Aunt is who she is. Sometimes she's sweet and very kind but she can be as mean as a dragon. I like the way she reacts to everything, whether telling her nephew that he should dry his hair after a rainstorm or wading into an argument in the courtyard. Her views on getting married or flicking a cloth at invisible dust make me smile. 

5. You weave historical detail into the novel seamlessly. It's obvious you really know your 8th-century Wales! So, was it tough to resist the urge to info-dump?

Not really. It was difficult to edit a long book into a smaller one. Sometimes things are interesting but not necessary. A writer once coined the phrase 'killing your darlings.' In other word, edit, edit and edit. Rinse. Repeat. 

6. Can you briefly describe your writing process? Do you plot and outline, or do you wing it? 

Wings. I can't plot to save my life. It enables the characters to decide what will happen next. This resulted in one chapter being titled as 'Surprise!' because I had no clue it was waiting to be written. It was, so I typed till we were finished. Sometimes I was astonished at who wanted to talk that day. I see every character as if they are real because at the end of the day...they are.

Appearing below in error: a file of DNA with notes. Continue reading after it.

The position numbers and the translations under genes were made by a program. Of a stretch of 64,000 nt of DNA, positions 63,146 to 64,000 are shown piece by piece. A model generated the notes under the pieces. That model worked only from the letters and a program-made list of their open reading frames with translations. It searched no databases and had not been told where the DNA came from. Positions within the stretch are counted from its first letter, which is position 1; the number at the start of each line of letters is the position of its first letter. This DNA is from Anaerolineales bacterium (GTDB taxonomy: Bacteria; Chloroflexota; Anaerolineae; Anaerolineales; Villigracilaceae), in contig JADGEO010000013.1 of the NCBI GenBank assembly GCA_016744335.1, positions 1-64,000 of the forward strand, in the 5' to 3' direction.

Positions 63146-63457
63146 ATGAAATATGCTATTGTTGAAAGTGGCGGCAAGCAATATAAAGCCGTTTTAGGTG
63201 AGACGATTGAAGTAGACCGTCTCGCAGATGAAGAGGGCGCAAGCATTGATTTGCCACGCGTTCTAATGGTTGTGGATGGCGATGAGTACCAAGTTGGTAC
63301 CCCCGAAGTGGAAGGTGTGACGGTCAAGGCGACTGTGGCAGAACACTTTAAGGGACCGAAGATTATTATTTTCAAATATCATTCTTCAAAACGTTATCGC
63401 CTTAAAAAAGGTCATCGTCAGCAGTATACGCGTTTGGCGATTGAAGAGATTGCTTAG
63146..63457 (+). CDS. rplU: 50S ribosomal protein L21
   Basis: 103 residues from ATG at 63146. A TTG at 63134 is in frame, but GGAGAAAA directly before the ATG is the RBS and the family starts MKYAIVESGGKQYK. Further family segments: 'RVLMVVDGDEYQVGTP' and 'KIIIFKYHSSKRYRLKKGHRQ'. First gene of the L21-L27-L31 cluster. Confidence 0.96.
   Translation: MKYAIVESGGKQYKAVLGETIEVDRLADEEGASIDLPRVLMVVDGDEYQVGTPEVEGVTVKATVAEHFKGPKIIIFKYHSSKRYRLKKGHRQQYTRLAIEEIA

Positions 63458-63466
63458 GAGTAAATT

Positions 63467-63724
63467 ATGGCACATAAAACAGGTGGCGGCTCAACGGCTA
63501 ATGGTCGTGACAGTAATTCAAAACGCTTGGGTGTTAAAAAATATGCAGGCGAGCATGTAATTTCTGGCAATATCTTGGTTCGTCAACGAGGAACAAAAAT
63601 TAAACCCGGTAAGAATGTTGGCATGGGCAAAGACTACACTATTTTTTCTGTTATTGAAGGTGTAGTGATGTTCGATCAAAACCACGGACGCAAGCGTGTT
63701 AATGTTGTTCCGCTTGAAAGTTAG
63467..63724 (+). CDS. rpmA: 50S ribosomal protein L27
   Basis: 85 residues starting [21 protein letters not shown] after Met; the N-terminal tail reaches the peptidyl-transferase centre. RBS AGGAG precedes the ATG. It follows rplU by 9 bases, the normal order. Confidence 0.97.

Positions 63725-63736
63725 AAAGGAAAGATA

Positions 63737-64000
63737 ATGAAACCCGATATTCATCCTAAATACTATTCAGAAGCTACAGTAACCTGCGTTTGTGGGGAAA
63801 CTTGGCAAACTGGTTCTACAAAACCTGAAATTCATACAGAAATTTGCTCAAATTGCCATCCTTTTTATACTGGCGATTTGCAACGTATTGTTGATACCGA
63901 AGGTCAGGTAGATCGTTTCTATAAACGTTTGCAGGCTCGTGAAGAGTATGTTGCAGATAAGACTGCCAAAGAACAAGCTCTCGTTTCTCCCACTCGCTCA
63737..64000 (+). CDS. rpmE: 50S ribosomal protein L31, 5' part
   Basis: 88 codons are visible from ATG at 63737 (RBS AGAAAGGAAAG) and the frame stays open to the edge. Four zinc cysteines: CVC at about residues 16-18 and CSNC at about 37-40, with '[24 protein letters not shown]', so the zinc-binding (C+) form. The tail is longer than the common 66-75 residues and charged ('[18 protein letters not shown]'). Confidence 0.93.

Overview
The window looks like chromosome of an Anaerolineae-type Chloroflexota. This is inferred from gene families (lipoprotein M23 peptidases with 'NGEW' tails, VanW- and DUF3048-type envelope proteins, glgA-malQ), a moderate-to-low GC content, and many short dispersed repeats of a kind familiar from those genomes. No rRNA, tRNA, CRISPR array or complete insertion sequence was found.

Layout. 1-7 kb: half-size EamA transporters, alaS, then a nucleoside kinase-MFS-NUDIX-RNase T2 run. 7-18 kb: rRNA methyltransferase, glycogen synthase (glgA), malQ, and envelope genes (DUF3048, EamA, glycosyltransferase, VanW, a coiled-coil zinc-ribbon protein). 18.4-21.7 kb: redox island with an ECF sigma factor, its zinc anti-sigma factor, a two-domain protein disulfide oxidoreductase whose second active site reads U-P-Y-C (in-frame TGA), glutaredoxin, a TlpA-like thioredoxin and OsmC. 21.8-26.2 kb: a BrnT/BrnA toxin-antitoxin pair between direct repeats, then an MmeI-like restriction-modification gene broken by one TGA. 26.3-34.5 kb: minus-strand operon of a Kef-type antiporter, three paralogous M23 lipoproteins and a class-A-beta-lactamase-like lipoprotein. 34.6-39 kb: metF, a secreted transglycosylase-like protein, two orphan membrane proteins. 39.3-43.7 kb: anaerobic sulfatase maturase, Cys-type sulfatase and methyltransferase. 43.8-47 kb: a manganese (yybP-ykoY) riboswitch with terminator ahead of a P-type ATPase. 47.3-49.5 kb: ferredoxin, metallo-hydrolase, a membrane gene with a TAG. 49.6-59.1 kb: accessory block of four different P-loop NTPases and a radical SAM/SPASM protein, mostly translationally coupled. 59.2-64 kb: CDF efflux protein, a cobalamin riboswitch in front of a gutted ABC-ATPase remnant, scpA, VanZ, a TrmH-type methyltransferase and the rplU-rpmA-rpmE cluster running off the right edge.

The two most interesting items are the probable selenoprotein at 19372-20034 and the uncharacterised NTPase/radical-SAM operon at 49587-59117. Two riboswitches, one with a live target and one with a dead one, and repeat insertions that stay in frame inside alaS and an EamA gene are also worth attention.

7.  Finally, do you have any semi-naked pictures of Gareth for me? (Okay, probably not an appropriate interview question, but, hey, this is me. I had to give it a shot!) 

Yes, I do have a picture of Gareth with no clothes. He says come and get it. 

[Linda is fanning herself now.]

Thank you for the interview, Linda! I look forward to reading your novel.

Thanks for being here with us today, Lynne!

For those of you interested in historical fiction 8th-century Wales, and a roaring great story, here's a cool book trailer for The Comrades:

You can read more about The Comrades at the publisher's website: Heart Ally Books. It's also available at Amazon and Barnes & Noble. Yes, it comes in both trade paper and in e-book formats! (I have both.) Well worth the read, and I'm not saying that because Lynne is my friend. That part is just fortunate happenstance.

Obligatory end of blog post questions:

Have you ever been to Wales?

Have you ever seen a whale in person?

What makes you wail?

Take your pick, or answer all three. Or, yanno, say anything about anything at all in the whole post. I'm not picky, and neither is Lynne.